I have and can recommend an IZH-35M, which is single-stroke pneumatic. As bona fide 10M pistols go, it's a bargain. The trigger is fantastic, and it's accurate enough for even a very good bullseye shooter to find room for improvement. The gun is also set up so you can set just the trigger for dry firing. A very nice feature.

A single-stroke pneumatic that's smaller but gets good reviews is the Weihrauch HW 75.

As far as springers, I've read good things about the Beeman P1, but I've never shot one.

Here's a pic of my Izzy @ 10M:

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Old April 11, 2011, 03:05 PM   #3
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I don't practice with air guns. But I very rarely have fun with my good, old Red Rider.
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Old April 11, 2011, 03:16 PM   #4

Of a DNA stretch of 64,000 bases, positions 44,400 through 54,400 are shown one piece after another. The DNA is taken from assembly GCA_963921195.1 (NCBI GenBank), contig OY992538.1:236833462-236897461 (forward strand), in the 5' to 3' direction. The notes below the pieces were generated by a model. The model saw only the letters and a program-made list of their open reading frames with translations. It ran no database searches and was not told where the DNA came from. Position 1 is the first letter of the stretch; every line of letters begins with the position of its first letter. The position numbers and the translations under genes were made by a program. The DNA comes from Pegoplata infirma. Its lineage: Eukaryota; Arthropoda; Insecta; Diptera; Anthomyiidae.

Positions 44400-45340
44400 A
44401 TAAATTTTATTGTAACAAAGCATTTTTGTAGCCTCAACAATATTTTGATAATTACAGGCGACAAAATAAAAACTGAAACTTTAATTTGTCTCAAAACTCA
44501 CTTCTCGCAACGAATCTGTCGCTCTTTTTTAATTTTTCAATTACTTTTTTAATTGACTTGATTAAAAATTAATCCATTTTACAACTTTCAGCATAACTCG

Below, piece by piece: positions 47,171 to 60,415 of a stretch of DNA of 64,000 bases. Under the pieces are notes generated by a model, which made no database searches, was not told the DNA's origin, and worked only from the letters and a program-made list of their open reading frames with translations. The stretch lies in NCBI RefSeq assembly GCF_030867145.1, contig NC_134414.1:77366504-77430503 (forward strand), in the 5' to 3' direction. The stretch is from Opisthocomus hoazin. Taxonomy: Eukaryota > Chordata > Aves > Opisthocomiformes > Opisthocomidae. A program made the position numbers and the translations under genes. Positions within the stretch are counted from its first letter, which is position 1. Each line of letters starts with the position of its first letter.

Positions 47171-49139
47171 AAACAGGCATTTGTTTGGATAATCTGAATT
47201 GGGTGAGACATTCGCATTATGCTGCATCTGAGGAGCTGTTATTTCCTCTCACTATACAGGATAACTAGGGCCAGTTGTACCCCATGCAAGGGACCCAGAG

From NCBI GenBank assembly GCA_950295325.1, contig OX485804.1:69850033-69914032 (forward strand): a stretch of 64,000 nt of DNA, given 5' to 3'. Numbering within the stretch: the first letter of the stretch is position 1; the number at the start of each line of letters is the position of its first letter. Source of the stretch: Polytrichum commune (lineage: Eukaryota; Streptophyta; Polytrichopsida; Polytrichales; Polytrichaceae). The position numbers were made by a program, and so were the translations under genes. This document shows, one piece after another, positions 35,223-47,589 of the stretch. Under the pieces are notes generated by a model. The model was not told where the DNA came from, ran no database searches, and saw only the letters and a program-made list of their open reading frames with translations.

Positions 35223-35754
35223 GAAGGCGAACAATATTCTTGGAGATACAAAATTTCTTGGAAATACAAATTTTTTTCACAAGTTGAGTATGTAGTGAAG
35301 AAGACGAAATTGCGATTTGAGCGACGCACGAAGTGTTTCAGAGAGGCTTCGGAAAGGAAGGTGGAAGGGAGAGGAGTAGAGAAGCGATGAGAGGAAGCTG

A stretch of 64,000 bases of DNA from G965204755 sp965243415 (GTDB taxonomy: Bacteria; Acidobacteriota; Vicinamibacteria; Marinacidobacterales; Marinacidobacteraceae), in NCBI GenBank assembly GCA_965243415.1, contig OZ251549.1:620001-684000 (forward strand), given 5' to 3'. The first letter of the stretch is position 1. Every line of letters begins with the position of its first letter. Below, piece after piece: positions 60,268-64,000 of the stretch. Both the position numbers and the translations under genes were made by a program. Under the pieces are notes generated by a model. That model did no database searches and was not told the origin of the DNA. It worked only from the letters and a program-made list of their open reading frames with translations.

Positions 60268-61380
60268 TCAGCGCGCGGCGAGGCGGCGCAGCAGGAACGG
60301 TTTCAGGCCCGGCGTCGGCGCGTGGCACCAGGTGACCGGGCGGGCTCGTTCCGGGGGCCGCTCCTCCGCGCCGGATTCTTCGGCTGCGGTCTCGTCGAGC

4EVERM-14
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AIR PISTOL shooting is a great teacher . It stresses followthrough like no other. Mr. Borland 's post is excellent.
The IZH is the best bargain for serious 10 meter. Google 'PILKGUNS'. They deal with good quality air pistols.
I would only add : Get the proper 10 meter targets and even look for 10 meter matches in your area. A number of Bullseye shooters also play that game.
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Old April 11, 2011, 03:19 PM   #5
Vt.birdhunter
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I love practicing with airguns; cheap, quiet, no range fees.